>>>>> Just say no to breeding (in the USA) at any age. Unless you're breeding some rare, about to be extinct breed, you can stop now, we have plenty, lol. Start back up in a year or 10, when there's a real demand again...
I sort of disagree with the above.
The reason that some breeds/types are rare is because there is LESS demand for them-- they fill a narrow, specific niche. Breeders of rare breeds/types who can maintain preservation herds for their own pleasure, or to maintain genetic diversity among the small pool of breeders working with a rare breed, should do so-- but only on a limited basis, as these rare specialty horses often do not easily find homes outside in "general" horsedom. (and most preservation breeders know this and breed accordingly-- its when the rarer specialty types become the latest "fad" and "upstart" new breeders jump in to try to get famous and rich breeding them that it gets disastrous-- look at dog breeding trends as an example.)
On the other hand, there ARE types and disciplines where there is no "rarity" of breed, yet there IS still real demand-- often greater demand than the current supply. IMO breeding should NOT cease in these instances, because good experienced responsible homes exist for these types of horses with people who would not easily find what they are looking for at a friday night sale or from a low dollar irresponsible BYB or rescue.
AND, even if you COULD find what you are after at a BYB-type sale, isn't buying from these venues in a way encouraging continued irresponsible low-end production? Wouldn't it be better in the long run to buy from established, responsible breeders to encourage responsible breeding, rather than "saving" a horse from a sale-- just to have its breeder produce more of the same the next year to again take to the sale? (after all, they were able to unload all the 2009 babies... people must love 'em.....why not make more!?! Business is sure to pick up!)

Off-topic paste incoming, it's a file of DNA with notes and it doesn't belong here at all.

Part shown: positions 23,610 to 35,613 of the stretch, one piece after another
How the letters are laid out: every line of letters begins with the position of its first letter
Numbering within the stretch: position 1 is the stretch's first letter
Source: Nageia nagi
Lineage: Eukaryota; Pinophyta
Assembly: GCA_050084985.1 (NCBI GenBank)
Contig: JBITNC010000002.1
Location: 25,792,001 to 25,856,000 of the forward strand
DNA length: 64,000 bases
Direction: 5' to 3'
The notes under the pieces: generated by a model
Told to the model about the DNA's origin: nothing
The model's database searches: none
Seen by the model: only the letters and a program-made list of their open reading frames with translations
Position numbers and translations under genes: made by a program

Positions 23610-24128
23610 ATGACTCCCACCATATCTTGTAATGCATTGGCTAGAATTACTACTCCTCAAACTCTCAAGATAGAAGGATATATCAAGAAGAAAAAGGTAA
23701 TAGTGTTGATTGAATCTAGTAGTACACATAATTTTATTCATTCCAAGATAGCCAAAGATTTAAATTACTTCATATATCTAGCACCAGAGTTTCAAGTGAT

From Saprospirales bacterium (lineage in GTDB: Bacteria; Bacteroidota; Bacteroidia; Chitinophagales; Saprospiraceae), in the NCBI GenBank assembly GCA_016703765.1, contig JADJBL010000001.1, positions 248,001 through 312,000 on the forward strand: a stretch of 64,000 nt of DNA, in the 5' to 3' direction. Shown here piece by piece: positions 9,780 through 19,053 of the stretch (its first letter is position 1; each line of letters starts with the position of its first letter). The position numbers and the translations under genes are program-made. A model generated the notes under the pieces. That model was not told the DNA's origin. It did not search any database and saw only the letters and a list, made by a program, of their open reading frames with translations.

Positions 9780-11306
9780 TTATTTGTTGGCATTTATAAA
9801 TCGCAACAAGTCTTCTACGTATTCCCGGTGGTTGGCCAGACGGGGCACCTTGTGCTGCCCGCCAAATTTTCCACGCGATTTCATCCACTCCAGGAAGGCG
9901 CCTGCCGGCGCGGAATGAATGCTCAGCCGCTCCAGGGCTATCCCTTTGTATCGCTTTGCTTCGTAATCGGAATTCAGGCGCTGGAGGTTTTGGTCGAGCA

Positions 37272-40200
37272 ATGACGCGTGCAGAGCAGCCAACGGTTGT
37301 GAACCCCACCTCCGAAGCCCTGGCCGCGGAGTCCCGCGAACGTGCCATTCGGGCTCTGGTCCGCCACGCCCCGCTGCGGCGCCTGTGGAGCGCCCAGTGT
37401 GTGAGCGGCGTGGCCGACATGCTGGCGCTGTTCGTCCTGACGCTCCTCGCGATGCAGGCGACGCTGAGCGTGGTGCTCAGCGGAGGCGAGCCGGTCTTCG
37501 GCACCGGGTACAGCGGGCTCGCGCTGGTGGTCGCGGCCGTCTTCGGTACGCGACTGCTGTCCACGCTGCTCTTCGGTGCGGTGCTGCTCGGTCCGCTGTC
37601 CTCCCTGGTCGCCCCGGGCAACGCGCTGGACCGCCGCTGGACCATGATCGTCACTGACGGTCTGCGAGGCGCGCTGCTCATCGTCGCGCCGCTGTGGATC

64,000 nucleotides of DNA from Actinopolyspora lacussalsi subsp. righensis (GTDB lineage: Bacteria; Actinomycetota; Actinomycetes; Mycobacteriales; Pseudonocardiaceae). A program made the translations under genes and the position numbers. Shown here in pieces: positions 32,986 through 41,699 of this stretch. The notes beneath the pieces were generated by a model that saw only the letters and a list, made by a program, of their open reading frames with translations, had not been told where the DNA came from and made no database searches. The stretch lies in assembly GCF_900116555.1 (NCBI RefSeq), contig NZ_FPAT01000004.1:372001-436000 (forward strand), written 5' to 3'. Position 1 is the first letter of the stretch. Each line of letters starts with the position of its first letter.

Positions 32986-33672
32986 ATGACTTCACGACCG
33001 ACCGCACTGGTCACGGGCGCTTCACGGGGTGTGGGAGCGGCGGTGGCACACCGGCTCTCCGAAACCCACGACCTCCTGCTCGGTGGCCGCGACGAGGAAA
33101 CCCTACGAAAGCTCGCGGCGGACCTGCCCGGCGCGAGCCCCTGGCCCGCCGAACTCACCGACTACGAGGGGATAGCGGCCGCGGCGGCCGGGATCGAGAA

I would encourage people looking for an equine partner to think long and hard about taking a chance on buying a horse who has an unknown pedigree, unknown training, unknown ownership record, and an unknown history of prior care-- and encourage them to check out reputable breeders/owners who can provide vet, farrier, and care records and a horse that matches its breed association papers.
I am not saying that gems cannot be found among the disadvantaged and unknown-- I know they can, and I know some people are willing to take the risk and some will end up with a great horse--- just saying that if we want fewer disadvantaged and undocumented horses coming from irresponsible homes, avoiding and/or discouraging responsible breeders who keep good records and high breeding and care standards is not a solution.
It is my observation that when, for whatever reason, responsible breeders producing nice mid-range horses pack up and quit, all too often the void is filled by irresponsible BYB type breeders who are not "getting the memo" about reducing breeding.... (and who are more likely to randomly breed any ol' unproven 2 year old colt to whatever mare comes his direction just because he is kolerful and speshul and has his equipment because he is purty and they want the stud fees-- to get back to the original topic of this thread